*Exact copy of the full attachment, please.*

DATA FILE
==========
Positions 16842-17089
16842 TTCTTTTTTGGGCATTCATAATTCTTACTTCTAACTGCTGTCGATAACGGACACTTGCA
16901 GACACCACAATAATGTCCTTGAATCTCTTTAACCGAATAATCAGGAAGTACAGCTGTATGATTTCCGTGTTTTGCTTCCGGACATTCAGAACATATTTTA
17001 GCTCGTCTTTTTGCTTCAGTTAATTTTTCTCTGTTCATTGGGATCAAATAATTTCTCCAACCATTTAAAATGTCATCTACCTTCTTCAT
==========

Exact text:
Positions 16842-17089
16842 TTCTTTTTTGGGCATTCATAATTCTTACTTCTAACTGCTGTCGATAACGGACACTTGCA
16901 GACACCACAATAATGTCCTTGAATCTCTTTAACCGAATAATCAGGAAGTACAGCTGTATGATTTCCGTGTTTTGCTTCCGGACATTCAGAACATATTTTA
17001 GCTCGTCTTTTTGCTTCAGTTAATTTTTCTCTGTTCATTGGGATCAAATAATTTCTCCAACCATTTAAAATGTCATCTACCTTCTTCAT